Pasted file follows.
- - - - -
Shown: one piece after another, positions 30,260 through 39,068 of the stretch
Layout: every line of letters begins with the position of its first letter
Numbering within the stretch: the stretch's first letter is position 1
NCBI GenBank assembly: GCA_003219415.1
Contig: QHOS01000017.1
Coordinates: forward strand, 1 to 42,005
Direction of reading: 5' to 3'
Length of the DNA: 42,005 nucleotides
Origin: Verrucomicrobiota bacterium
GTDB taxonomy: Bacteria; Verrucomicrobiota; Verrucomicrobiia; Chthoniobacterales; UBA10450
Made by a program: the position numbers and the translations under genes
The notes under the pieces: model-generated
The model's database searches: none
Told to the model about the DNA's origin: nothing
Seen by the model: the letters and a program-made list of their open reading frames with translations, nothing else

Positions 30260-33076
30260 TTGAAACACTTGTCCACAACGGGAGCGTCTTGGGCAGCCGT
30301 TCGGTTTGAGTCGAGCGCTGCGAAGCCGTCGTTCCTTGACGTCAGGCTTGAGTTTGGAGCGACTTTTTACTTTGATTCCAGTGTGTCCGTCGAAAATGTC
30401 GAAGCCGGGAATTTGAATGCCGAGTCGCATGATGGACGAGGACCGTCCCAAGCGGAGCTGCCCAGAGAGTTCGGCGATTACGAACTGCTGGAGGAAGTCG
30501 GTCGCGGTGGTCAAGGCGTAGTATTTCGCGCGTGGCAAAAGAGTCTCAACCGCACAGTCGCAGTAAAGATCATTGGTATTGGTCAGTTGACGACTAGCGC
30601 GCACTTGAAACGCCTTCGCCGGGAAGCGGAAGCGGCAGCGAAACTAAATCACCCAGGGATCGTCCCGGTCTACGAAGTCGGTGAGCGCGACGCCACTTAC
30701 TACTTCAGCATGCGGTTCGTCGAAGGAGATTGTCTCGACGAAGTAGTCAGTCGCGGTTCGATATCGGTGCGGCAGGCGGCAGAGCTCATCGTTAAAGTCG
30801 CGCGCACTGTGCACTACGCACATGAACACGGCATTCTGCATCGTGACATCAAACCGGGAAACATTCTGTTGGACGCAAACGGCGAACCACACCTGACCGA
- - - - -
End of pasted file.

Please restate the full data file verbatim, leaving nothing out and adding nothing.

Shown: one piece after another, positions 30,260 through 39,068 of the stretch
Layout: every line of letters begins with the position of its first letter
Numbering within the stretch: the stretch's first letter is position 1
NCBI GenBank assembly: GCA_003219415.1
Contig: QHOS01000017.1
Coordinates: forward strand, 1 to 42,005
Direction of reading: 5' to 3'
Length of the DNA: 42,005 nucleotides
Origin: Verrucomicrobiota bacterium
GTDB taxonomy: Bacteria; Verrucomicrobiota; Verrucomicrobiia; Chthoniobacterales; UBA10450
Made by a program: the position numbers and the translations under genes
The notes under the pieces: model-generated
The model's database searches: none
Told to the model about the DNA's origin: nothing
Seen by the model: the letters and a program-made list of their open reading frames with translations, nothing else

Positions 30260-33076
30260 TTGAAACACTTGTCCACAACGGGAGCGTCTTGGGCAGCCGT
30301 TCGGTTTGAGTCGAGCGCTGCGAAGCCGTCGTTCCTTGACGTCAGGCTTGAGTTTGGAGCGACTTTTTACTTTGATTCCAGTGTGTCCGTCGAAAATGTC
30401 GAAGCCGGGAATTTGAATGCCGAGTCGCATGATGGACGAGGACCGTCCCAAGCGGAGCTGCCCAGAGAGTTCGGCGATTACGAACTGCTGGAGGAAGTCG
30501 GTCGCGGTGGTCAAGGCGTAGTATTTCGCGCGTGGCAAAAGAGTCTCAACCGCACAGTCGCAGTAAAGATCATTGGTATTGGTCAGTTGACGACTAGCGC
30601 GCACTTGAAACGCCTTCGCCGGGAAGCGGAAGCGGCAGCGAAACTAAATCACCCAGGGATCGTCCCGGTCTACGAAGTCGGTGAGCGCGACGCCACTTAC
30701 TACTTCAGCATGCGGTTCGTCGAAGGAGATTGTCTCGACGAAGTAGTCAGTCGCGGTTCGATATCGGTGCGGCAGGCGGCAGAGCTCATCGTTAAAGTCG
30801 CGCGCACTGTGCACTACGCACATGAACACGGCATTCTGCATCGTGACATCAAACCGGGAAACATTCTGTTGGACGCAAACGGCGAACCACACCTGACCGA